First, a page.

I remember first reading about MEMES years ago in Adbusters, but have only recently been thinking about their importance in our work to safeguard the future.
Now, this is just a blog, not an academic treatise, but I'd like to make a suggestion or two.
First off, let's define "meme" (rhymes with "cream"), from definitions I've culled from a few different sources.
A meme is an idea or cultural phenomenon that is passed on from one human generation to another. It's the cultural equivalent of a gene, the basic element of biological inheritance. Richard Dawkins coined the term in 1976, in his book The Selfish Gene, in which he said that humans can pass their ideas from one generation to the next, allowing them to surmount challenges more flexibly and more quickly than through the longer process of genetic adaptation and selection. A meme is a unit of cultural information that is transmitted from one mind to another, verbally or by repeated action.
Examples I found listed as memes: the idea of God; social structure (importance of the individual versus family/group or tribe importance); a belief that the natural environment can be controlled; catch-phrases (just think of all the jingles you can still remember from commercials played during your childhood); the technology of building arches. Meme is an abbreviated form of the Greek word "mimeme," which means "something imitated."
Doesn't it seem as though the skeptics and deniers have a fully developed set of memes that they trot out continually, while the people who are trying to safeguard the planet for their children have come up with what? 350?
So this is a request for suggestions. Please send in your climate change memes ... how do you explain things to your friends and relatives? Here are some I'm trying to get going:
- The most important number in 350 is the zero. Zero carbon emissions.
- Hey, just leave the coal in the ground. It's not like it's going anywhere. Once we've got this whole thing figured out, you can go find it again.
- Global warming is the science of physics. And if you're scientifically illiterate, then you're going to want to go with someone who isn't, like a scientist who studies global warming.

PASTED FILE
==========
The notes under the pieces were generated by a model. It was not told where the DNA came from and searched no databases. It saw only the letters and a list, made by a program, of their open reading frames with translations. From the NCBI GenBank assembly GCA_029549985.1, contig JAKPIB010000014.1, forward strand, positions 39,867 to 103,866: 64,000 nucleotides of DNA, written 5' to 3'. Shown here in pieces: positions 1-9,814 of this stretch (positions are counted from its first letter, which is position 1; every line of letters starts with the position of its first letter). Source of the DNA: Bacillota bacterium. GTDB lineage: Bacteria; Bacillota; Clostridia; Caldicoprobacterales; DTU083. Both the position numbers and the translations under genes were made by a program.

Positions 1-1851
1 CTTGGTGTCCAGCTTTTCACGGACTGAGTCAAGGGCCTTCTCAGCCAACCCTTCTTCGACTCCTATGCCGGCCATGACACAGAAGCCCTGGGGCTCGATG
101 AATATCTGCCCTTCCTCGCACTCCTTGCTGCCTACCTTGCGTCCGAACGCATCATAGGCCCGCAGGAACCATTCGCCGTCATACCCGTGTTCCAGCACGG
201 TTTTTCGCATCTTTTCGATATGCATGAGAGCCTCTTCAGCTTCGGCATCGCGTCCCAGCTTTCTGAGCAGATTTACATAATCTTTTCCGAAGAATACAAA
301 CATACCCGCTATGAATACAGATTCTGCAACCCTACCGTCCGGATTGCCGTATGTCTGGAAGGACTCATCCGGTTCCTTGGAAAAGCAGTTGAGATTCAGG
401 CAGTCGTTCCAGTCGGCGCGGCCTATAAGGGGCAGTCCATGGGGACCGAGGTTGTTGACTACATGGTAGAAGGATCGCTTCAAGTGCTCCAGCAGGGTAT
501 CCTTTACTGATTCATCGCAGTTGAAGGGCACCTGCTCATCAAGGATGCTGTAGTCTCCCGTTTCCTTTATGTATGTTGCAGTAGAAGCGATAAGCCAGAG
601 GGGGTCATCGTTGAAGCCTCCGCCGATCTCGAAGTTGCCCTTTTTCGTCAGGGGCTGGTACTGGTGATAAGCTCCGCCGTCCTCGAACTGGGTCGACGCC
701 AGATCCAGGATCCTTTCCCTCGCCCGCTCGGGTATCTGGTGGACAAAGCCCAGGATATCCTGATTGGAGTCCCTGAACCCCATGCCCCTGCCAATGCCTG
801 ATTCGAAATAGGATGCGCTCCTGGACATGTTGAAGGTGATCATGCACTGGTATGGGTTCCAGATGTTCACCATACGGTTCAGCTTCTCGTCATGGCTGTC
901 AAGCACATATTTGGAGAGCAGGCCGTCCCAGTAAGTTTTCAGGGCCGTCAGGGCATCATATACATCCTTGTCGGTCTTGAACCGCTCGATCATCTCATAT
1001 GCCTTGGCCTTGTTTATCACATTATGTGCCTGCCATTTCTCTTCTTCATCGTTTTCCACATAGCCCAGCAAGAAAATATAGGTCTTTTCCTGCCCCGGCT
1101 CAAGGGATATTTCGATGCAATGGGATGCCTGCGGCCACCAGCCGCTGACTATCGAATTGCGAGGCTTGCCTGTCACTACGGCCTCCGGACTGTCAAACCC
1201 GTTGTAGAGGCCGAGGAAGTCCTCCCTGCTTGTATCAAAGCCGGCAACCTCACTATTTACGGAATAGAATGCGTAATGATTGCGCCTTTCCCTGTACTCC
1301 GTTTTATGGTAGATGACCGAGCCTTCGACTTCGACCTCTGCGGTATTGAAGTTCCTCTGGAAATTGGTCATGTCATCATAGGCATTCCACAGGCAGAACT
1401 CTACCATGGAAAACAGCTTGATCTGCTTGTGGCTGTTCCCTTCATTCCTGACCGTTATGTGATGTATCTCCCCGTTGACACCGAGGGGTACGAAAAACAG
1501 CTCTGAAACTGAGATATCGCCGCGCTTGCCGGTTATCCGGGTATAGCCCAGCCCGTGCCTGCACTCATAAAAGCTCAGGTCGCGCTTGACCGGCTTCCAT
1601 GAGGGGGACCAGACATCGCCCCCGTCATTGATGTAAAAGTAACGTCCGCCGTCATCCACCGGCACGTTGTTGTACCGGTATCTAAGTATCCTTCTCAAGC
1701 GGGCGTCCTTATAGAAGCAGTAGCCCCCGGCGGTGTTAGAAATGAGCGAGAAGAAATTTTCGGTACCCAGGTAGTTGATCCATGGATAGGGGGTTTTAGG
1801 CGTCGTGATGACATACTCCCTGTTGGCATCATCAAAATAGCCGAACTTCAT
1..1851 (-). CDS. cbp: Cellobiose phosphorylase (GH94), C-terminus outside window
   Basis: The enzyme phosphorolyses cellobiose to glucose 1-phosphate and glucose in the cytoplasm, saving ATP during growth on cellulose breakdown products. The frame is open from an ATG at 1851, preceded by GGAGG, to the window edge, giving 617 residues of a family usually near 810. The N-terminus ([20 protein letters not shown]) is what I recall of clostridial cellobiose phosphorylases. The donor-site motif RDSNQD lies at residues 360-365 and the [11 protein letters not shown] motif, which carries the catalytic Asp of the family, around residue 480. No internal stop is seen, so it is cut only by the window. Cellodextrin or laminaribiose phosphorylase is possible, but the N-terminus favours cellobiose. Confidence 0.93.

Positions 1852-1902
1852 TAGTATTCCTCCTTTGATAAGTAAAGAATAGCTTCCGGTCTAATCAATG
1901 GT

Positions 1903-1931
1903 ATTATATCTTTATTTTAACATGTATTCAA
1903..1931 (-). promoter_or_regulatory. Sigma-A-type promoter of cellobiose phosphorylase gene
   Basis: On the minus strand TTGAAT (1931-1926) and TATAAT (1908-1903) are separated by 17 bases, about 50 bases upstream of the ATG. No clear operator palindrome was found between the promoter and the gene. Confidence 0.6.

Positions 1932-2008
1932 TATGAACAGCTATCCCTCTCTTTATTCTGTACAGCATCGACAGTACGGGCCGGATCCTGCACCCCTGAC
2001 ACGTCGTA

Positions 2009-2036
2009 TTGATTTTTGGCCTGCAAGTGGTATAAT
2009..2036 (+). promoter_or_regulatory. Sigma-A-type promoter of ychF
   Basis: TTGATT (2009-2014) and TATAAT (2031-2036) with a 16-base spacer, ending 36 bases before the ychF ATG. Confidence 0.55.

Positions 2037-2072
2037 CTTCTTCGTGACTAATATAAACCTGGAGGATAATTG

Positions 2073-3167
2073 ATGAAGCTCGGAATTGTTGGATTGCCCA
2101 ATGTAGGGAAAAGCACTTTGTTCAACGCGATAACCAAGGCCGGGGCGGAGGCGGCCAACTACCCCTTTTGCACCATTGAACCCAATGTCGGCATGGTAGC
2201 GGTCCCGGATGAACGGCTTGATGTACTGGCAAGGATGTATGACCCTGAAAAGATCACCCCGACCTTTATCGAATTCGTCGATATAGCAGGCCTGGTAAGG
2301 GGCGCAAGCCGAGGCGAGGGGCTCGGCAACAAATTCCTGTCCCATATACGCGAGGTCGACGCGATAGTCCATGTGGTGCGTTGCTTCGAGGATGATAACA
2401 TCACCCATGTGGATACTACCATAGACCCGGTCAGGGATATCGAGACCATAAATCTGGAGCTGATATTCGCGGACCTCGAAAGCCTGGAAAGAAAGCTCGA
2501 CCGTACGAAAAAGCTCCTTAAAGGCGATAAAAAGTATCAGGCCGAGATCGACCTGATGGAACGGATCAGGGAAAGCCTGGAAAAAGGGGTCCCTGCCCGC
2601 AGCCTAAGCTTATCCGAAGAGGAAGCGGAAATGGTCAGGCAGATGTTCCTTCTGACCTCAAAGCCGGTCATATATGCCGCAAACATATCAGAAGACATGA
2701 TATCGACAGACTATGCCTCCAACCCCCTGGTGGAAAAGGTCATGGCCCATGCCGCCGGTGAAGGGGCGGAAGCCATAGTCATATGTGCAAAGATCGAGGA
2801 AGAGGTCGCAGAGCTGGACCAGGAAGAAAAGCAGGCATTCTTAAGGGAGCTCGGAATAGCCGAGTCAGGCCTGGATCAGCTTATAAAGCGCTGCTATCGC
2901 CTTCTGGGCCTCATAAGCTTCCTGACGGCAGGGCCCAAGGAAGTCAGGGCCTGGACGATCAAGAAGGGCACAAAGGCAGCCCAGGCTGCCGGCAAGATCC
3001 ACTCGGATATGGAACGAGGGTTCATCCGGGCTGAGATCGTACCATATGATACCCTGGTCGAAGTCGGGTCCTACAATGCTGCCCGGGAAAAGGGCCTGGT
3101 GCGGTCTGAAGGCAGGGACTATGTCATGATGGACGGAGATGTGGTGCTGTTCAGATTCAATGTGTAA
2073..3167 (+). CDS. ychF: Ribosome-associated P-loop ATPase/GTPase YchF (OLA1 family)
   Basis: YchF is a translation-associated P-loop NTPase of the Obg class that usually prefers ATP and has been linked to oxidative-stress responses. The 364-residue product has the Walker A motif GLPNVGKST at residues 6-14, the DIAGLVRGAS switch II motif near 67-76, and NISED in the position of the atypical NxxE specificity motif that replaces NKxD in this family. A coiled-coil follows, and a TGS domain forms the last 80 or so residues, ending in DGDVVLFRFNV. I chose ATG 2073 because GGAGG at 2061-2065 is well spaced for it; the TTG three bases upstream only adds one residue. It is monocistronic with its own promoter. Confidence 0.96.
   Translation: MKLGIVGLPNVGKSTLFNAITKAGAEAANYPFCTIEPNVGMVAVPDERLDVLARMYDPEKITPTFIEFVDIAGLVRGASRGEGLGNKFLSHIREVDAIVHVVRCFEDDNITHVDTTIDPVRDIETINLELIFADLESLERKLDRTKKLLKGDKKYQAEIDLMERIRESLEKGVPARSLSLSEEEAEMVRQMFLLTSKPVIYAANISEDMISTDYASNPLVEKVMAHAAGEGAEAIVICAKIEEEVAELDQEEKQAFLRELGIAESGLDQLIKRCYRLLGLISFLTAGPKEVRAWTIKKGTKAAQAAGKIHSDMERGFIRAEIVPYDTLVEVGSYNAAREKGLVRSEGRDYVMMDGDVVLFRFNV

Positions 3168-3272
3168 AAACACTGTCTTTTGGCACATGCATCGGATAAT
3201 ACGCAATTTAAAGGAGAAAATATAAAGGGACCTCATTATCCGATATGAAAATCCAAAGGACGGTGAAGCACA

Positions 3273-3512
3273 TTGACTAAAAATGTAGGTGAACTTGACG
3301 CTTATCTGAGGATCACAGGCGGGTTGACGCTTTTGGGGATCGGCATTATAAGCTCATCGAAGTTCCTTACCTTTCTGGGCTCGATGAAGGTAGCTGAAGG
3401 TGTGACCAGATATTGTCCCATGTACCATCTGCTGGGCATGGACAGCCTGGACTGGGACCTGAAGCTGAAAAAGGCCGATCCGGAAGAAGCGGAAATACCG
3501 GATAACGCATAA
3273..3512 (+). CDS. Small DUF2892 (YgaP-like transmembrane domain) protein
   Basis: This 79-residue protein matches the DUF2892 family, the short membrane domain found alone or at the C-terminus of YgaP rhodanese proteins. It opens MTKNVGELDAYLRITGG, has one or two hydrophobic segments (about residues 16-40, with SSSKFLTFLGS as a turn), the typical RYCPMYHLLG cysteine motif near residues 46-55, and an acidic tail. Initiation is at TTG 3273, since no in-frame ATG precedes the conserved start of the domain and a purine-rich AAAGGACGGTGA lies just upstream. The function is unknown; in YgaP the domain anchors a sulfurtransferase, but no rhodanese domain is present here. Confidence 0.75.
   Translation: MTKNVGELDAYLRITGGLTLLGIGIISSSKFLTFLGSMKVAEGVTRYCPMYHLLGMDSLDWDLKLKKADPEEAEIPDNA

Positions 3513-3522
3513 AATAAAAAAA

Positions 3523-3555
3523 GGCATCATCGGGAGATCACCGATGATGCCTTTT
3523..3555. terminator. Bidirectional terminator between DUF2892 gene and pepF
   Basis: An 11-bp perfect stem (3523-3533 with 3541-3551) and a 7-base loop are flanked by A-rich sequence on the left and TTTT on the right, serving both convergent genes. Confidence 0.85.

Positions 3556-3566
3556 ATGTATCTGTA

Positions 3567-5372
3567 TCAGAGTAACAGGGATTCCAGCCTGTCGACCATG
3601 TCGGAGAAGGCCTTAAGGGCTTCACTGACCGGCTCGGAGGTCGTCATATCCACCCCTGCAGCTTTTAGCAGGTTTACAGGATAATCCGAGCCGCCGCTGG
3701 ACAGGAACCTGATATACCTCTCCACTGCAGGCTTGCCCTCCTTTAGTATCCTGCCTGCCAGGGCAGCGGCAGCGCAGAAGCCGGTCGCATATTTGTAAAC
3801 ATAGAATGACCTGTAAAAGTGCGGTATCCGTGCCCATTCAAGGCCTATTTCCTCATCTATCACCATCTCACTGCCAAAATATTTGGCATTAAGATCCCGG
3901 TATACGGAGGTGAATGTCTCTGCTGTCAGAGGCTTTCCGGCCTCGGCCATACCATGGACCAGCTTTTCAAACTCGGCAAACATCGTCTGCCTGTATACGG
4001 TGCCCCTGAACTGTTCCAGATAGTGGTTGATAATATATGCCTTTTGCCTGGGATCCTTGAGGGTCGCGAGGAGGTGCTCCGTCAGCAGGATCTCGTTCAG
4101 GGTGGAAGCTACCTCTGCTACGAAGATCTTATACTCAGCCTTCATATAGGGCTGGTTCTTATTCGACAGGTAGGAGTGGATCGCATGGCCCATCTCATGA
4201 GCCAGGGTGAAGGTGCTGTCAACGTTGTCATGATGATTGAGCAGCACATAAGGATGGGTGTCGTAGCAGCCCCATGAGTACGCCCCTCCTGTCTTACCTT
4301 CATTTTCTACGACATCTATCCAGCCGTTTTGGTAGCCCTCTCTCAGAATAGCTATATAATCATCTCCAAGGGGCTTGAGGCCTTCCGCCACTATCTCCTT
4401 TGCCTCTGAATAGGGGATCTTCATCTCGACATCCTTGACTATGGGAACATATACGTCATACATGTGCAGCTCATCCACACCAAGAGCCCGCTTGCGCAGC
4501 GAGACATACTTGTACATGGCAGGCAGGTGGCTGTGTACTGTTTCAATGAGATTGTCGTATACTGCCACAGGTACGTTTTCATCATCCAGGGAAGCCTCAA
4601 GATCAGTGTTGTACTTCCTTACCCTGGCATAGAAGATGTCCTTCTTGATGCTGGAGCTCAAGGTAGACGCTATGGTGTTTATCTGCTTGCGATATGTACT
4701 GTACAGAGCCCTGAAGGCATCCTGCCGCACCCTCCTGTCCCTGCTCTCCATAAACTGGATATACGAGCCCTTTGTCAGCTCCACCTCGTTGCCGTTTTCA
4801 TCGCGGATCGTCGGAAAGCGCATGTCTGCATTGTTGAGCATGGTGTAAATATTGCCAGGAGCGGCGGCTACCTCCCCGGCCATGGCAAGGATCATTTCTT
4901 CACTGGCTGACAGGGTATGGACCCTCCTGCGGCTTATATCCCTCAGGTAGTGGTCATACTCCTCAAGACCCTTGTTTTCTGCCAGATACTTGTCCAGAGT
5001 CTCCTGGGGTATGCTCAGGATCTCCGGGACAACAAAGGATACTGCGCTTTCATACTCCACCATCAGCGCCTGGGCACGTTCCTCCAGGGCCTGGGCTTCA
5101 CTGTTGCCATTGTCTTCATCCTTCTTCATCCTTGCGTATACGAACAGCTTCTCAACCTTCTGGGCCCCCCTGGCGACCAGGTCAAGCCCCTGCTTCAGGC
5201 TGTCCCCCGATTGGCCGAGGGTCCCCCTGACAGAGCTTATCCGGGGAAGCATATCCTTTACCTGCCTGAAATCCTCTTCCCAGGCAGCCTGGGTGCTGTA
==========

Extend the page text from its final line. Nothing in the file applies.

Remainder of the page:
- What's happening to the children in climate-ravaged parts of Africa today will soon be happening to our children.
Greenpeace suggests fewer than six words for a banner ... so my memes won't make it onto too many bumper stickers, but then climate change "education" doesn't have to be about short sound bites. We still have, I hope, some patience for deep listening and learning.
I'd like to leave you with this discussion of memes or cultural metaphors, from one of my eco-heroes, Chet Bowers:
The other major difficulty is becoming explicitly aware that language, which is also part of the cultural commons, serves the same role in connecting generations of individuals as the DNA does in the realm of human biology. The analogy even holds to the point where a metaphor, like a mutated gene, can be seen as reproducing over generations the misconceptions of earlier thinkers. Just as genes influence biological development over many generations, metaphors, constituted in the distant past influence thought and behavior over many generations. The major difference is that we can make explicit the analogy that is reproduced in the use of metaphors such as traditions, individualism, intelligence, data, and so forth — and then identify analogies that give the metaphor a more current and ecologically accountable meaning. The shift from thinking of wilderness as wild and in need of human control to thinking of it as a pristine ecology with its own cycles of regeneration represents an example of our ability to change the meaning of words in ways that account for today's realities.(from Educating for a Revitalization of the Cultural Commons, in Canadian Journal of Environmental Education, Volume 14, 2009, p. 198)